The Stage Awards Previous Years



The Stage Awards – previous winners

The Stage Awards 2017 winners

Regional Theatre of the Year sponsored by Evolution Productions
Winner: Sheffield Theatres

A stellar 2016 for Sheffield Theatres – outgoing artistic director Daniel Evans’ final at the helm – saw it win five categories at this year’s UK Theatre Awards, including the best musical award for both for Flowers for Mrs Harris and Show Boat.

The former demonstrated the venue’s commitment to smaller, less-commercial musical projects, while the latter – which went on to enjoy a West End run – showed how well the theatre interprets big, classic shows. Both were directed by Evans, who left the venue in 2016 having cemented its reputation as one of the go-to regional theatres, with a compelling programme of work that speaks to local audiences but has the potential to attract theatregoers from across the UK.

The venue also commissioned a play from Richard Bean about snooker, called The Nap. It’s not the most obvious subject for a play, but it demonstrates the theatre’s commitment to bold choices and taking risks, and was an appropriate theme for a venue that hosts the snooker World Championship.

Sheffield Theatres’ scheme Live for Five means people aged 16 to 25 can access the theatre’s shows for just £5. And new artistic director Robert Hastie has vowed to continue with this policy of making theatre that is accessible, as he introduces an initiative to give every student studying drama in the city a free ticket to shows in the Crucible.

The judges were impressed by Sheffield’s smart programming, which last year concluded with a crowd-pleasing Annie Get Your Gun, starring Anna-Jane Casey.

Also shortlisted
Bristol Old Vic
Mercury Theatre, Colchester

London Theatre of the Year sponsored by Managed Networks
Winner: Regent’s Park Open Air Theatre

Regent’s Park was on flying form last year, staging some of the most talked about work of the year.

Its 2016 summer season opened with the truly charming Running Wild, staged in London after originating as a youth theatre production at Chichester Festival Theatre. A children’s show by nature, but, like War Horse, the combination of Michael Morpurgo’s story and impressive puppetry elevated the production to a universal hit. It was a natty piece of programming by artistic director Timothy Sheader, which was followed by the bold, thumping Henry V, starring Michelle Terry as the eponymous king.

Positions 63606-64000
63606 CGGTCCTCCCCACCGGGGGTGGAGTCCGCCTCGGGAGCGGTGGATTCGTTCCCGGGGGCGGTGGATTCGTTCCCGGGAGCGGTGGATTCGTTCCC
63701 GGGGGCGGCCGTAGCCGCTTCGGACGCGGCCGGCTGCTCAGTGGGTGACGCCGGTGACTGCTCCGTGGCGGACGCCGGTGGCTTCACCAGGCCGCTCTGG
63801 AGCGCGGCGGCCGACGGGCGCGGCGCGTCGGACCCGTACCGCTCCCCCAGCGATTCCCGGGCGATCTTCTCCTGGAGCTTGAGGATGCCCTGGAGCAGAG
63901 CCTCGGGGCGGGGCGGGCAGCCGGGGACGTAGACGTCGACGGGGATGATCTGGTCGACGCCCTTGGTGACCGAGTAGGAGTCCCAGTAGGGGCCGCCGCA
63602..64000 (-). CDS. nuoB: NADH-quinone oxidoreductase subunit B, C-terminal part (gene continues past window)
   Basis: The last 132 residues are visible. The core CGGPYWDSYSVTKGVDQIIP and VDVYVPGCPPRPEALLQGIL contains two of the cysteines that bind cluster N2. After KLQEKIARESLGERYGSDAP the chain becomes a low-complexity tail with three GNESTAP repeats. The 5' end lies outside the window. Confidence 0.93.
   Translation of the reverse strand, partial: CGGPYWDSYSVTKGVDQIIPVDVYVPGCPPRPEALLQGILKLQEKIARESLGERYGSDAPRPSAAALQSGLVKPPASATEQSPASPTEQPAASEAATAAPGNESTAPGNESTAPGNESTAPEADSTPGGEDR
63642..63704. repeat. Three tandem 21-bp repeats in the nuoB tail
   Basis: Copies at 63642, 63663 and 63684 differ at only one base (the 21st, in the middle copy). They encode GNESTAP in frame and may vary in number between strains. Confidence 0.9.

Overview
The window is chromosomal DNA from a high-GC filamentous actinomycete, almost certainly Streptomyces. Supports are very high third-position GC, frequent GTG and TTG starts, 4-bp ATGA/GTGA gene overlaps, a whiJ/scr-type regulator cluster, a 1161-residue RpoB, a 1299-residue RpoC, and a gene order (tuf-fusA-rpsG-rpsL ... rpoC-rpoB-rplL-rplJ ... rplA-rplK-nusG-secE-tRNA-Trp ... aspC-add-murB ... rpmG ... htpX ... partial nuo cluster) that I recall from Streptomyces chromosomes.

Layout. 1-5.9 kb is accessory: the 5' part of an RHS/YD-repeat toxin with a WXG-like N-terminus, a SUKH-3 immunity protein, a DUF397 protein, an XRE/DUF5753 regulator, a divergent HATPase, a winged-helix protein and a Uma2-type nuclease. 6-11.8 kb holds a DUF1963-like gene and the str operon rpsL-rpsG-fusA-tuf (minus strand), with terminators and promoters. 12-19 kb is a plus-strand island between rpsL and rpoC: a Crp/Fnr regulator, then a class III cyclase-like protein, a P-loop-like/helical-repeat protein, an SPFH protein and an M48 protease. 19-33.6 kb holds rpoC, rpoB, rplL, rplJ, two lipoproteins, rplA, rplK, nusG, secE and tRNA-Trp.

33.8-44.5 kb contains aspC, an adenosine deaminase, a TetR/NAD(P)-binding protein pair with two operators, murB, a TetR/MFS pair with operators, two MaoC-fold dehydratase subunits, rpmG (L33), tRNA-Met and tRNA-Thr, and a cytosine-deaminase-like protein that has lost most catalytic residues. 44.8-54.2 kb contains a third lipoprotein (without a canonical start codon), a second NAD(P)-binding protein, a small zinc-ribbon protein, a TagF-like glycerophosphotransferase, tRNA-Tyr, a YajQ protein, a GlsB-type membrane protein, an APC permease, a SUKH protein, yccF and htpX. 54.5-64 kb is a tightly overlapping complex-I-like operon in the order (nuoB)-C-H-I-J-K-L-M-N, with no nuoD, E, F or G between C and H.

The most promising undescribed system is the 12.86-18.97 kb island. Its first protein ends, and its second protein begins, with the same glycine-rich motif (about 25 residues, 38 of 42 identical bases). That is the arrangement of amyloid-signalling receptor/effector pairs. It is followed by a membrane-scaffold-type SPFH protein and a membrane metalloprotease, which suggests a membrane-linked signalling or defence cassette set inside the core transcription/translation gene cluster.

It was almost impossible to imagine the theatre staging Shakespeare in this way before Sheader took over in 2007, and is testament to the shift in programming he has brought about at this unfunded seasonal venue. Its line-up included Pride and Prejudice, which will return for a tour next year.

However, without a doubt its crowning glory was Sheader’s superlative revival of Andrew Lloyd Webber’s Jesus Christ Superstar. A sold-out smash hit at the box office and lauded by critics, it placed Regent’s Park firmly at the heart of the London producing scene and topped a remarkable 2016 for this unique venue.

Also shortlisted
Menier Chocolate Factory
The Old Vic

Fringe Theatre of the Year sponsored by
Winner: New Diorama Theatre

The New Diorama does more than most fringe theatres to develop and support both emerging and established theatremakers. It has pioneered a number of new initiatives designed to help artists find their feet in the industry, addressing the practical and financial issues that young companies face.

Foremost amid several innovative schemes was Cash Flow Fund, an interest-free loan scheme for emerging theatre companies to help them deal with otherwise-prohibitive upfront costs. Artistic director David Byrne describes this as a “cooperative bank for theatre companies” and, since its launch this year, around £50,000 has been loaned out as part of the scheme.

The theatre, based near London Euston station, is addressing diversity in novel ways and, through a partnership with Diorama Arts Studios, provides free rehearsal space for black, Asian, minority ethnic and refugee-led theatre companies. Last year it announced a strand of artist development for comedy, an area sometimes overlooked by development schemes.

Last year, the 80-seat venue played host to the third Incoming festival of new work by emerging companies, produced by A Younger Theatre, and it continues to programme intelligently and creatively, with a series of well-received productions by companies including Rhum and Clay, Box of Tricks and Kandinsky. It won the 2016 Empty Space Peter Brook Award for “creating a vital hub for established and emerging theatre companies” and is currently showcasing new work by emerging companies in Hull as part of the UK City of Culture.